School guidance is more than academic
Boothbay Region High School welcomed Janet Sprague this month as the new guidance director and school counselor. She brings short-term and long-range goals, and an appreciation for the area.
One immediate goal is to make sure students’ transcripts represent their education in the best possible way. This means reviewing administrative processes to make sure they align with state statutes and standards for the curriculum, “so that students look their very best on paper to college admissions counselors,” Sprague explained.
As an academic counselor, Sprague sees her role as making sure students have the social, emotional, academic and community resources they need to transition to the next phase of their lives. She is a member of the American School Counselors Association and other professional organizations.
She will work with every student to create a four-year plan, whether they are freshmen or seniors so they are aware of all of their options. Sprague believes in providing experiential learning and looks to work with community members to develop new programs.
About 88 percent of BRHS graduates go on to either a two- or four-year college. Sprague cited the resources of the community and its involvement, financial aid and merit-based scholarships as contributing factors. She also pointed to U.S. News & World Report's ranking BRHS 11th among Maine’s 262 schools.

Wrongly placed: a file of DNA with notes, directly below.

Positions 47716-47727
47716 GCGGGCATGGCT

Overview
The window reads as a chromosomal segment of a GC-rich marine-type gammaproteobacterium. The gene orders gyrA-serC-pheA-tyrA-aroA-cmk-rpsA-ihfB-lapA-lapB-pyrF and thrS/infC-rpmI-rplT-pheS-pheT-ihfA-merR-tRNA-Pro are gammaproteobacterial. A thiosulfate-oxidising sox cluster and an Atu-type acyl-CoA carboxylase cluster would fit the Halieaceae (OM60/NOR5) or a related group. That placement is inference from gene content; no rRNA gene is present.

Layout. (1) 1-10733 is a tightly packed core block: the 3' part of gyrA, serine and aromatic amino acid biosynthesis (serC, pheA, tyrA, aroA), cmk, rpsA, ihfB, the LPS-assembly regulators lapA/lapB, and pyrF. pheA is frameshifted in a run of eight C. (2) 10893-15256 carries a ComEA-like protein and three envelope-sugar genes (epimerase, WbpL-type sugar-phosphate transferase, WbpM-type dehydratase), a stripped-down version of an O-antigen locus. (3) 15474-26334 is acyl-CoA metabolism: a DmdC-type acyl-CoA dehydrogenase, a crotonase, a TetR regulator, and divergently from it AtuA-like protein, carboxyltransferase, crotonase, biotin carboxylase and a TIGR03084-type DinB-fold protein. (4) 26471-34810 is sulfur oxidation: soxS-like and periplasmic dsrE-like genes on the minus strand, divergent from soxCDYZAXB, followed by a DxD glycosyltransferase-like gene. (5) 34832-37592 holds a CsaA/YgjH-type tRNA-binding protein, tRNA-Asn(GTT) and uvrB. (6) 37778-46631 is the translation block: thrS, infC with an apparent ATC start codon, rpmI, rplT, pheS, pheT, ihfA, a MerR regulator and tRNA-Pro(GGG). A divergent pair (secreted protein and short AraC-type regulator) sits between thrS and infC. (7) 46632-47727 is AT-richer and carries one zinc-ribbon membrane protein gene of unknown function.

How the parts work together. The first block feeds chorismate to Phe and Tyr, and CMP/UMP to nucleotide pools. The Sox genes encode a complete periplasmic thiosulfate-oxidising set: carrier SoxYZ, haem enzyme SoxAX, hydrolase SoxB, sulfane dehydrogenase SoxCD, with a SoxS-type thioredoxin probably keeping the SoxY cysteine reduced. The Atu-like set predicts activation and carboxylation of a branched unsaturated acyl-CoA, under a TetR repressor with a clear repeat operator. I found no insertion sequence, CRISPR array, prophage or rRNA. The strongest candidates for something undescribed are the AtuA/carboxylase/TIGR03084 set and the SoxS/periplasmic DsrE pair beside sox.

Sprague is a native of Mount Desert Island and has moved back to the area from Florida. She has worked in corporate environments with nonprofits and in the classroom in public, private and charter schools. She is a graduate of Palm Beach Atlantic University for both her bachelor's and master’s degrees and is working on a PhD in psychology in cognition and instruction at Grand Canyon University.
She came back to Maine to reconnect with friends and family and has found a “warm and welcoming” community. “It felt like family,” she explained of her move to the Boothbay area.
Asked what she thinks students should keep in mind, she said, “Be open to new experiences. Freshman year is important in building the foundation for high school and beyond. Most importantly, be open to asking for help.”
She would like parents to know her door is always open to them, and that it’s important for parents to reach out when help is needed.